Published January 9, 2019
BUFFALO, N.Y. — The University at Buffalo School of Pharmacy and Pharmaceutical Sciences is pleased to announce that William A. Prescott, Jr., PharmD ’02, has been promoted to clinical professor of pharmacy practice.
Prescott is also Interim Chair of the Department of Pharmacy Practice. He previously served as residency program director from 2007–2012 and as vice-chair of the Department of Pharmacy Practice from 2012-2017.
Prescott practices in acute care general pediatrics. His teaching activities focus on pediatrics, patient assessment, and leadership development, where he has integrated blended-learning using a flipped-classroom model, case-based learning, team-based learning and simulation-based learning. His educational scholarship focuses on curriculum and active learning, and his clinical scholarship focuses on pediatric infectious diseases and pulmonary disease—he has published more than 50 peer-reviewed papers and abstracts.
Prescott serves as chair of the American Association of Colleges of Pharmacy (AACP) Pediatric Pharmacy SIG, as Treasurer of the New York State Council of Health-System Pharmacists, and served as Chair of the Eastern States Conference for Pharmacy Residents and Preceptors this past year. In 2018, Prescott was appointed to the Editorial Board of the American Journal of Pharmaceutical Education, the official scholarly publication of the AACP.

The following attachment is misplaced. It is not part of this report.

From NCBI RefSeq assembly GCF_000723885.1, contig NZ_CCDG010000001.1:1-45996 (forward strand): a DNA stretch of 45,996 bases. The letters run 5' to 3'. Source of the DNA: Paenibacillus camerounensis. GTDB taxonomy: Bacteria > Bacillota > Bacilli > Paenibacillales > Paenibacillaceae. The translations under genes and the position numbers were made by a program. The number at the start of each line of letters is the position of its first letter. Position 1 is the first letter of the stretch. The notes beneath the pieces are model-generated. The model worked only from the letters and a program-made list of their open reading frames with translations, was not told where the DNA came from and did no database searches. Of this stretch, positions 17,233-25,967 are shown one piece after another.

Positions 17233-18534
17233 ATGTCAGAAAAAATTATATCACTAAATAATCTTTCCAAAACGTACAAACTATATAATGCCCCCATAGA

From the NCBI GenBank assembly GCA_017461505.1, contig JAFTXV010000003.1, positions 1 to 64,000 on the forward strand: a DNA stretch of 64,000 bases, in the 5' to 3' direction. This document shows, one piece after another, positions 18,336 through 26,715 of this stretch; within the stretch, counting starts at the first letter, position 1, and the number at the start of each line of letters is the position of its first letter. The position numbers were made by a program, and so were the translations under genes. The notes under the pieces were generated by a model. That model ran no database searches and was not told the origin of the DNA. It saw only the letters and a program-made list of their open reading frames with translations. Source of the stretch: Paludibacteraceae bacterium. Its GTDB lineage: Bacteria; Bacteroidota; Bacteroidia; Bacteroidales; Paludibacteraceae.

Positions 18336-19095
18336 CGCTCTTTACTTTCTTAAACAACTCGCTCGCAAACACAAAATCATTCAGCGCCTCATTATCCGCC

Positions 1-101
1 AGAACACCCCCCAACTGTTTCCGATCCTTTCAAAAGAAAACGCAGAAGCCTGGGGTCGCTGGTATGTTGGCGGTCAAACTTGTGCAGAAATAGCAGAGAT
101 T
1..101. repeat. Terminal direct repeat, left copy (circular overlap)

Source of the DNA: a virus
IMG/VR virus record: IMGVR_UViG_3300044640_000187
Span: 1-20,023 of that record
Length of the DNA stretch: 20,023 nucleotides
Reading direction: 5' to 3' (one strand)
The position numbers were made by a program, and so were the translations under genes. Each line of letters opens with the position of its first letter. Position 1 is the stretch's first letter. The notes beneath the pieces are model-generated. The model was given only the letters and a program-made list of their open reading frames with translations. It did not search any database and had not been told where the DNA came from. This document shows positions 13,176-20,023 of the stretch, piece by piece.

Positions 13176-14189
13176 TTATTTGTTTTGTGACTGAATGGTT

His innovative teaching techniques and integrations of blended-learning earned him a 2017 State University of New York Chancellor’s Award for Excellence in Teaching. He has also been the recipient of the 2007 & 2011 University at Buffalo School of Pharmacy and Pharmaceutical Sciences Teacher of the Year Award, the 2013 American College of Apothecaries Albert R. Rosica, Jr. Memorial Award, and the 2015 University at Buffalo Teaching Innovation Award.
In 2010, he led a team that instituted the school's Scholars Program, designed to prepare academically excellent students for post-graduate residency training. He also played an instrumental part in introducing simulation-based learning using high fidelity human patient simulators and advancing application of objective structured clinical examinations (OSCEs) into the school’s curriculum.